- Save Money: COVID-19 meant that more people were saving money each month. Without traditional forms of entertainment, you had a forced savings mechanism. You were not spending money on commuting and couldn’t leave your house to spend on discretionary activities. According to a research study done at the Federal Reserve Bank of Kansas City, Americans saved 33.7% of their disposable income in April 2020 (up from 7.2% in December 2019).
There has been a cosmic shift in the way people think about work. Can your job be done virtually? Can you work less yet get more done? Will you travel more because you can work from anywhere?
Additionally, people expect more from their employers—more flexibility, better benefits, competitive pay, and a fulfilling role. These changes in priorities have led to what’s been dubbed as the “Great Resignation.” Droves of people are quitting their soul-sucking jobs in search of something better.
For many people, work is about so much more than paying the bills. It’s a way to grow professionally, make a difference in your field, and support a life you love. Now people are starting to think about work differently—as a way to help them live their ideal lives.
ARE YOUR PRIORITIES DIFFERENT? SHIFT YOUR FINANCES TO MATCH.
Given all the potential changes in your spending habits and work environment, what should you consider from a financial perspective?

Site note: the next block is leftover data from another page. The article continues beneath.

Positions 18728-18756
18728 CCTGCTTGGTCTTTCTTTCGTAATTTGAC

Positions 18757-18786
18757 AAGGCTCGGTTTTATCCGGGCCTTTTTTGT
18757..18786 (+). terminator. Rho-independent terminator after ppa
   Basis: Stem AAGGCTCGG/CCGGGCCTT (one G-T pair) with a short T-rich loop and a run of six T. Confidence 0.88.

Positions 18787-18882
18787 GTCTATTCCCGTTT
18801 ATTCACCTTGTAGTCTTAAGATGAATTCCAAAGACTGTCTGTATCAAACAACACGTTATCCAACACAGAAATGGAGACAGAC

TOP 3 FINANCIAL LESSONS LEARNED FROM THE PANDEMIC
- You really need a fully-funded emergency savings account. Emergency funds (or lack thereof) came to the forefront in 2020. Those without emergency savings who experienced a drop in income learned a hard lesson. While it can be annoying to have money that is just sitting in a savings account, not earning much interest, circumstances like these show us how important it is to have money for a rainy day.
- The relationship between value and time was called into question. There has always been a subconscious philosophy in corporate America that time spent = value provided = money made. The COVID-19 pandemic put some pressure on that idea. The truth is, not all jobs require 80 hour work weeks, business suits, and in-person meetings to provide value to the company. In fact, businesses may be better off letting employees get their work done in an environment that suits them. You may want to ask yourself, what career will allow you to do the work you love while spending a desirable amount of time doing it in a productive environment?
- The type of work people are interested in pursuing is changing; are your skills keeping up? As we step out of the undertows of the pandemic and into this new work environment, how marketable are you? Do you have the ability to conduct work virtually? How marketable would you be to other companies or industries if you were to lose your job? Are you continuously honing your skills and developing professionally?
LIFE CHANGES, WE’LL HELP YOU PREPARE
Change is inevitable, and if you’ve discovered some changes to your personal or professional life, that’s okay. Now it’s about putting yourself in the best financial situation to support your changing goals.
If travel is a top priority for you, perhaps you need to increase your savings for family vacations and not worry so much about buying a vacation house or other item that will tie you to one place.
Or maybe the pandemic highlighted that your work situation needs to change. It might be the time to start your own business or transition into a career change that will bring more fulfillment and joy to your life.
If you had some changes to your financial situation due to the COVID-19 pandemic (as most did), now is a great time to dial in your long-term financial strategy.